There I was just explaining how difficult it is to get everyone on the same page. Did you catch the mistake? I was thinking if I could just get a hold of everyone perfectly, we’d be one, perfectly. I could reach everyone, we could do things together, but there’s someone WAAAAAY more important than me that’s trying to reach you. Luke says of Jesus (19: 10), “the Son of Man has come to SEEK and to SAVE that which was lost.”
Yes, please check your gmail, church texts, newsletters. But I have a feeling we won’t really be that “one body” until we check our “G”mail. When we’re all on the same page with God, it won’t matter how many ways your preacher tries, we’ll be on the same page. The same page of the same book of life.
“But an hour is coming, and is now here, when the true worshipers wil worship the Father in spirit and in truth, for the Father is SEEKING such people to worship him.” -John 4:23
God is seeking you out, are you available?
In January of 2018, we started a sermon series titled “The Words of Jesus in Matthew.” I thought it would be a good idea, since we are supposed to be disciples of Jesus, to revisit with intent and intensity the things the Son of God actually spoke. Not what your friends say Jesus would say, not what your grandma said Jesus said, and not what you think Jesus would say - but what he actually said!
To be honest, even as a trained preacher I was surprised with some of the content and directness Jesus included. At times what he said made perfect sense and at other times I struggled. How important it is to struggle with Scripture! Grappling with the difficult passages is what helps our human mind turn slowly and catch glimpses of the perspective from which Jesus speaks!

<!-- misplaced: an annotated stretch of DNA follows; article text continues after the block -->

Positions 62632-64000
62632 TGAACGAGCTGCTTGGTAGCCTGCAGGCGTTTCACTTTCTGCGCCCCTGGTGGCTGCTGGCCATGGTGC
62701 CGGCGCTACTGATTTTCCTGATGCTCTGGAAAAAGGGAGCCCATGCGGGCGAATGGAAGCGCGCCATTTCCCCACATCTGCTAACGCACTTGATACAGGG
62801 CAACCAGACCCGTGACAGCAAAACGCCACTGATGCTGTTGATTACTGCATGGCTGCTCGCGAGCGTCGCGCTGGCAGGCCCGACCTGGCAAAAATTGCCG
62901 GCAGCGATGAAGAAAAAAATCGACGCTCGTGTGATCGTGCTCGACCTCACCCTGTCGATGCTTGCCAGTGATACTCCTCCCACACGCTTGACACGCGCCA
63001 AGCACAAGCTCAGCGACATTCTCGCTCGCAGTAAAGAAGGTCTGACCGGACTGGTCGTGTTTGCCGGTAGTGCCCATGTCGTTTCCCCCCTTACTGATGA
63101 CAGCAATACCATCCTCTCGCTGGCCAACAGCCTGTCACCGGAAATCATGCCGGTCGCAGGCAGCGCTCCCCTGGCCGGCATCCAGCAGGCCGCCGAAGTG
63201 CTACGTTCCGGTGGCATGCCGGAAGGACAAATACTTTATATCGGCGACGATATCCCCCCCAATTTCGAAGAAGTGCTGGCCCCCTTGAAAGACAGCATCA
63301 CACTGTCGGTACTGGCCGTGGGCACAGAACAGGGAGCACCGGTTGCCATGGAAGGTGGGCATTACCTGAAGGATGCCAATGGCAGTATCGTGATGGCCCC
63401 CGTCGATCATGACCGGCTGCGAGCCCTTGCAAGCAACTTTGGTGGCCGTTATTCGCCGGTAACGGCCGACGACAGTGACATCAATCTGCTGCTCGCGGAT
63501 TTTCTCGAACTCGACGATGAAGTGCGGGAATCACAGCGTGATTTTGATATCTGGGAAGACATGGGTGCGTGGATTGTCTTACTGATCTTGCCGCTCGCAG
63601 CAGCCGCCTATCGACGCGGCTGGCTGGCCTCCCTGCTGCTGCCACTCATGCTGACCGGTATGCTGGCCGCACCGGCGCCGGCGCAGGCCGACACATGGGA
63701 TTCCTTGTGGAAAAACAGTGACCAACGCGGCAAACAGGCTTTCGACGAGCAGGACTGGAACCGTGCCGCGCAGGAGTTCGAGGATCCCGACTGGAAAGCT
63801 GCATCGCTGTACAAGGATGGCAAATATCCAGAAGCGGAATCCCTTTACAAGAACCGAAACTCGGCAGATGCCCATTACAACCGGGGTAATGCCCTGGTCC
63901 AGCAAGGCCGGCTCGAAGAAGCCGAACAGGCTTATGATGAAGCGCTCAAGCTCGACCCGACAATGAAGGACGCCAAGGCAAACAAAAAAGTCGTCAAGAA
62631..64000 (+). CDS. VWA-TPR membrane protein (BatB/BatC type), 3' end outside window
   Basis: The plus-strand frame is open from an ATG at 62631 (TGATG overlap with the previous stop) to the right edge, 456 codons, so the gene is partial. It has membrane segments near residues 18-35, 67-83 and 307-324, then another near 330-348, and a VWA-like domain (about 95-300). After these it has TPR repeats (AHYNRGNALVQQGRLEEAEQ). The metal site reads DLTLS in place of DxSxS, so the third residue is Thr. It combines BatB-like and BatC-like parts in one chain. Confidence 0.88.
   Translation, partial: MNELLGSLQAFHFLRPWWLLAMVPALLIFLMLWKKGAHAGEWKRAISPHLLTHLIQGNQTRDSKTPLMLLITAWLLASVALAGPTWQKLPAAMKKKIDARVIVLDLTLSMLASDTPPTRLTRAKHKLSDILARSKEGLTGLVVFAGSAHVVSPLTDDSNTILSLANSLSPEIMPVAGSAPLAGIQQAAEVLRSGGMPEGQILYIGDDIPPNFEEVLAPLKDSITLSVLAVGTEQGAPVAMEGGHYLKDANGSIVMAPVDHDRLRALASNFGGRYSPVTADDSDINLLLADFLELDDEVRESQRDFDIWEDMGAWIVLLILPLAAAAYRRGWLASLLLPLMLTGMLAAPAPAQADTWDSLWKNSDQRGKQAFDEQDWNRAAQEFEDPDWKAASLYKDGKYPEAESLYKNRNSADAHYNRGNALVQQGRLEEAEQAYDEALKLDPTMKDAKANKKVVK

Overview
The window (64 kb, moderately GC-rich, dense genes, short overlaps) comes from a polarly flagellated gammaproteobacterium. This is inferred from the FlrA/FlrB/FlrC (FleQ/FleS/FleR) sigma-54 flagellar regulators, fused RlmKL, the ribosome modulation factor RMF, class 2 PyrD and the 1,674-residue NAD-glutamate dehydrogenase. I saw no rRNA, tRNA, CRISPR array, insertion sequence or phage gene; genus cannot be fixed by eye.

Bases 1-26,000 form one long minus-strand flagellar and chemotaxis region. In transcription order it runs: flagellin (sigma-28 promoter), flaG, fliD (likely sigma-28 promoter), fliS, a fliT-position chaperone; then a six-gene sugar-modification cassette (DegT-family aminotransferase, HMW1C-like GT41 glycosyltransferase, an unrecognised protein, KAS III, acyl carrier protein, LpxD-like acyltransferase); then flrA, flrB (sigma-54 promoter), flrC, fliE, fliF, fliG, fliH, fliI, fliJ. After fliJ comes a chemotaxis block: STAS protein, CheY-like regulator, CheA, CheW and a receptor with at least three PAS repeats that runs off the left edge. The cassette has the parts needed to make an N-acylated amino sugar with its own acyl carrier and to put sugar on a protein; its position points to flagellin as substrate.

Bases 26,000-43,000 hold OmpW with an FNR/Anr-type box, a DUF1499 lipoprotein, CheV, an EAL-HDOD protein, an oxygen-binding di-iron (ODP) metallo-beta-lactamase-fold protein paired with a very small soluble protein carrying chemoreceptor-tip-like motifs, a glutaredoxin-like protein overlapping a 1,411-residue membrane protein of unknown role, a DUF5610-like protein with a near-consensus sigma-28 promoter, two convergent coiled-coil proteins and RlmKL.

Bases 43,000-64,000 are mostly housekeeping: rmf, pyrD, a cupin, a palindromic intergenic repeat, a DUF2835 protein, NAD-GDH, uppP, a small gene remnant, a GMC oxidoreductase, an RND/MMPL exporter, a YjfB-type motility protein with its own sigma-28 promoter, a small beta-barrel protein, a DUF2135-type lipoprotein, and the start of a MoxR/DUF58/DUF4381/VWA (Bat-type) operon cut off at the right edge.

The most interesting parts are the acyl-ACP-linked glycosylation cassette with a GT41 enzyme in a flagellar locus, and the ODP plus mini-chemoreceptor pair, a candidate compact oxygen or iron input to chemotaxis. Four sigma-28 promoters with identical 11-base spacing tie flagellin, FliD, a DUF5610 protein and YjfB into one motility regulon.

I didn’t want to try to squeeze it all in a pre-set time frame, but simply take the time needed as a church to reflect on the words of our Lord. Now, over two years later, you’ll never guess how God has lined it up. As we follow the natural progression of words, we will end with Jesus’ resurrection ON Easter (and wrap up the series with the Great Commission the next week).
If you missed out on any of the sermons, they are now available on our website with an upgraded audio capability.
ALSO, on Easter and the few weeks after, we will be taking individual or family photos for the church directory. Our membership policy right now is simply: “If you feel like a member, you are,” and everything else we’ll work out along the way. Now, get back to being a reflection of Jesus in your world!
See you at the watering hole.
Sean King is the Pastor for First Christian Church of Cisco.